And now looking at this season, while Redmond has continued to be useful in this regard, after him come the full backs. None of the other players in more advanced positions are contributing too much to this part of play.
The summer of 2016 might have been a pivotal moment for Southampton. Not only had Sadio Mané left to Liverpool for what was, at the time, relatively big money, but stalwarts like José Fonte, Graziano Pellè and Victor Wanyama left as well. In what used to be typical Southampton style, they went about replacing them with high upside options in Redmond, Boufal and Højbjerg. The problem is that none of those players made the kind of leap that Southampton hoped for, and while the club did finish a respectable eight in 2016-17 (albeit with a 17 point decline from the previous season), the effects from that summer spilled on into future years as the process behind Southampton’s transfers became less and less ideal. The summer of 2016 produced bad results despite a good process, but the following transfer windows have had lesser processes along with similarly uninspiring results.
In part that’s how we’ve gotten to this point, a run of the mill squad with no prospects that pop in a positive manner. The January transfer window is tough to navigate when looking for high upside talent on manageable prices. For every successful January move like Memphis Depay to Lyon, there are multiple failed ventures like Guido Carrillo’s move to Southampton last January. That being said, there are some players that could be of interest to Southampton that both fit the age timeline of what they should be looking for, and still be within their price range.
As mentioned before, the front three remains perhaps Southampton’s biggest area where they can improve. While a creative number ten or winger in the mould of Tadic or Boufal might be the biggest need, the fitness records of Ings and Austin (and continued poor form of Manolo Gabbiadini) make striker an additional area with room for improvement. As such, here are some options that the club could realistically target.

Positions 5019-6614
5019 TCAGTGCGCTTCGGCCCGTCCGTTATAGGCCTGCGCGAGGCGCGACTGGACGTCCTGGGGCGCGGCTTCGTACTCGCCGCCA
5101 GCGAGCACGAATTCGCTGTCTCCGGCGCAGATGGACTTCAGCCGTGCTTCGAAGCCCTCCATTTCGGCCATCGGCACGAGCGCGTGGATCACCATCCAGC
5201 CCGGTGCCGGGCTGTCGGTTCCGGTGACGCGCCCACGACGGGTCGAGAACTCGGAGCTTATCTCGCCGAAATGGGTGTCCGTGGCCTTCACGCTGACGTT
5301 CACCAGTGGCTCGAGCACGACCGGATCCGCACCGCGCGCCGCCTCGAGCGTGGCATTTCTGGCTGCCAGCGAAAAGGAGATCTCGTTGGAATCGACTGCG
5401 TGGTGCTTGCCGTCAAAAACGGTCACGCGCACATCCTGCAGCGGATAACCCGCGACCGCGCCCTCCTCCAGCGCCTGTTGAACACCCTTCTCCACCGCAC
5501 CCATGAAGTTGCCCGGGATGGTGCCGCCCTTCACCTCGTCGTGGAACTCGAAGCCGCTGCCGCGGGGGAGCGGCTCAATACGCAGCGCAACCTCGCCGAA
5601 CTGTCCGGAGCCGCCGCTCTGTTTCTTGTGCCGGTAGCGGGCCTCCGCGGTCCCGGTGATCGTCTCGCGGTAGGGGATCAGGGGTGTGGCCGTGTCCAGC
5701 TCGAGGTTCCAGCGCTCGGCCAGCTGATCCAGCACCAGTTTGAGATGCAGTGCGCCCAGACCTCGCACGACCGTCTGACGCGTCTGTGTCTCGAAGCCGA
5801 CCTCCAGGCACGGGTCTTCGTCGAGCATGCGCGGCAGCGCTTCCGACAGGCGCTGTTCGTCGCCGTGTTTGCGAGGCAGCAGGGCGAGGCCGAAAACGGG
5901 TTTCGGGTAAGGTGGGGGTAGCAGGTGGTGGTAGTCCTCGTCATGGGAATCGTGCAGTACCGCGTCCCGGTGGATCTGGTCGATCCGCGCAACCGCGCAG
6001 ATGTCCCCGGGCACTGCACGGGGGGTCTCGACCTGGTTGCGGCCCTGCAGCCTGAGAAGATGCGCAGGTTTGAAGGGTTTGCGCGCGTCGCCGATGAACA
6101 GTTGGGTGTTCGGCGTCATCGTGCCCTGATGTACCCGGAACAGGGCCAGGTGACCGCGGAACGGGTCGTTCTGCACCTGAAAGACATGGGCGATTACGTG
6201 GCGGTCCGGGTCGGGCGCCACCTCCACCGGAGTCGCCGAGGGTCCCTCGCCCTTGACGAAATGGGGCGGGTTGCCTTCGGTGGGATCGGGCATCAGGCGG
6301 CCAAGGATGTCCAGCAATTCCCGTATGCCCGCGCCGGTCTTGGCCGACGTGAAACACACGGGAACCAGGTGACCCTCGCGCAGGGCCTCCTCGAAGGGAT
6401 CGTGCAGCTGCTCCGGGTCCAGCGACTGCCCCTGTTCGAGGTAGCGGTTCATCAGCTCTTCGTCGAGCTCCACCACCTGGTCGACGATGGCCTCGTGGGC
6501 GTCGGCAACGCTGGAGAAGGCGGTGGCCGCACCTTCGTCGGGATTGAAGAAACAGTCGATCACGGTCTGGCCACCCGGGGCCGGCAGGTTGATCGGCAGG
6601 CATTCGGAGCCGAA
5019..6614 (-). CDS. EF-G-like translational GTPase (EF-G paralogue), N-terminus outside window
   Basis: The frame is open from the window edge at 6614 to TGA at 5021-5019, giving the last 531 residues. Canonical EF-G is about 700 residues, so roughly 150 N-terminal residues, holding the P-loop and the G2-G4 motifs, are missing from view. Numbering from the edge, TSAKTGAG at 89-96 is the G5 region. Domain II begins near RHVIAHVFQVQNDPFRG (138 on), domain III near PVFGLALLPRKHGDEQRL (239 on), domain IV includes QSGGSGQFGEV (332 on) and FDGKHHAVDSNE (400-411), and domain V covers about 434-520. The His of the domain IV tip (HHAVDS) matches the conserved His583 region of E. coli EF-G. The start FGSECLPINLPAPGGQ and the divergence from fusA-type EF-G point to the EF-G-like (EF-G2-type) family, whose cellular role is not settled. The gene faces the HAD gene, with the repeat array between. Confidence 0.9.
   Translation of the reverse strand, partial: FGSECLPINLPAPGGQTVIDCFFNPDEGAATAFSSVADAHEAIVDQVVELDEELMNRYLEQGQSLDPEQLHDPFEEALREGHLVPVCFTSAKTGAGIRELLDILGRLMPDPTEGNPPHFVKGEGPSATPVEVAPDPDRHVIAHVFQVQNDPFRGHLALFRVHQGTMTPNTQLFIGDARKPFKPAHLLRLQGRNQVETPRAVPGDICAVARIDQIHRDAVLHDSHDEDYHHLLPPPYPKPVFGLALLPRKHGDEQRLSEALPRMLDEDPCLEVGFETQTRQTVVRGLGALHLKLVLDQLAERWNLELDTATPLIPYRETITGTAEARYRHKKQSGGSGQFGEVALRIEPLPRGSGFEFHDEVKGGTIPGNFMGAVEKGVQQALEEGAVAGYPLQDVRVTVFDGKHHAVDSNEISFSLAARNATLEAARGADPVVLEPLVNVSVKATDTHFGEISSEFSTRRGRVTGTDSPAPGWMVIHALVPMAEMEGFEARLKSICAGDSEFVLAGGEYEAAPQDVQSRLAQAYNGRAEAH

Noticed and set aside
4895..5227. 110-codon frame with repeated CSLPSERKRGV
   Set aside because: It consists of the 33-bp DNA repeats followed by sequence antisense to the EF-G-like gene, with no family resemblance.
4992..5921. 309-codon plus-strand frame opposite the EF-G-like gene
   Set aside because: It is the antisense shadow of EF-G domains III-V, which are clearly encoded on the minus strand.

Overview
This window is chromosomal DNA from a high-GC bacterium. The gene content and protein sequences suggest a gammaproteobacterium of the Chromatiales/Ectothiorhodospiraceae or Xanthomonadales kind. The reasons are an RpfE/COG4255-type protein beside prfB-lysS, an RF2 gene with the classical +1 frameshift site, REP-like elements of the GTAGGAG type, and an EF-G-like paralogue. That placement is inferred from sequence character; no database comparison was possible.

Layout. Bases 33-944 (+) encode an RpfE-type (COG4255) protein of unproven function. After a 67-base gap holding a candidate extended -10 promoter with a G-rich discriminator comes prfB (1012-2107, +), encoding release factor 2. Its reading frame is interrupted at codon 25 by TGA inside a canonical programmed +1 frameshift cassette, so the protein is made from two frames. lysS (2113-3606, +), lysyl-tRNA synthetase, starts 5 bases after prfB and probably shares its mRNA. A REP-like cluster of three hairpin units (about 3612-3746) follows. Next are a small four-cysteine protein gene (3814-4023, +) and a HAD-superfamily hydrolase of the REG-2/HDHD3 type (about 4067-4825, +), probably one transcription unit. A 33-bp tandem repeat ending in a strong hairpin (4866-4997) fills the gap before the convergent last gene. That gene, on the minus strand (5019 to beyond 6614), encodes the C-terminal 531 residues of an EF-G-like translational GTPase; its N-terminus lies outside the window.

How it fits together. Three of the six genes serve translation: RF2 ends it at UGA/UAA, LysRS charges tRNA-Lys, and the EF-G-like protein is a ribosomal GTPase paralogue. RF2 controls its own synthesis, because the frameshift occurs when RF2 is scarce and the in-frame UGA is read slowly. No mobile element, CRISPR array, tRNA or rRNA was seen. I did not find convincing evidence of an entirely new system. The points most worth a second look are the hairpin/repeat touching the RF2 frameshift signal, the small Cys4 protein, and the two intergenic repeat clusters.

A lot of what was said last fall still stands. Marcus Thuram remains a fascinating player because he has the size and strength to play as a more conventional striker, but with the speed and burst off the dribble that you would associate with players that are four to six inches smaller than him. It’s also noteworthy that Thuram has largely maintained a decent expected goal contribution despite playing on a Guingamp side that for the second season in a row has produced a limited attack.
What’s been most encouraging with Thuram this season is that he’s had more “wow” moments while playing out wide, which is something that is nice to see and bodes well for his development because it makes it a bit more easier to envision Thuram providing value as a wide player if he plays on a better team. He’s been creating more havoc off the dribble, which can be seen in his noticeable increase in completed dribbles, and he’s shown a little bit more awareness, recognizing how to leverage that threat into creating something for himself or a teammate.
The flaws still remain though: at times, Thuram can still look like a bull in a China shop when he barrels into opponents. It’s hard to envision him ever being a high volume passer or chance creator on a better team, despite the recent progress he’s shown. But considering he’s playing on a squad that’s limited in certain ways, just the fact that he’s showing incremental progress is a positive sign. The one small worry is that his xG/shot has taken a hit with the added usage he’s taken on.
Thuram represents the low risk, high upside option. On the face of it, Thuram isn’t necessarily the cleanest fit because he would be coming from a Guingamp side that doesn’t pressure opponents, to the newly proactive defense of Southampton. His success this season has come from movements that are more outside-in, rather than from being an interior player through and through. But with Guingamp being favorites to get relegated in Ligue 1, Thuram shouldn’t cost an arm and a leg, and his higher end outcomes as a player are right up there with a number of players that will go for much higher transfer fees. For a club that were once praised for getting high end talents on cheap fees, Thuram would represent a return to that mode of squad construction.
For someone who turned 22 years old in late August, Neal Maupay has already been through his share of ups and downs. He became a hot commodity in French football for getting regular game time for Nice at just 16 years old in 2012-13, but his progress got halted later that season by a knee injury that started a downturn in fortune which saw him go from a hot shot prospect in Ligue 1 to plying his trade in Ligue 2 in 2016-17. At Brentford Maupay has reclaimed his career, and this season in particular, he’s been one of the best attacking talents in the Championship.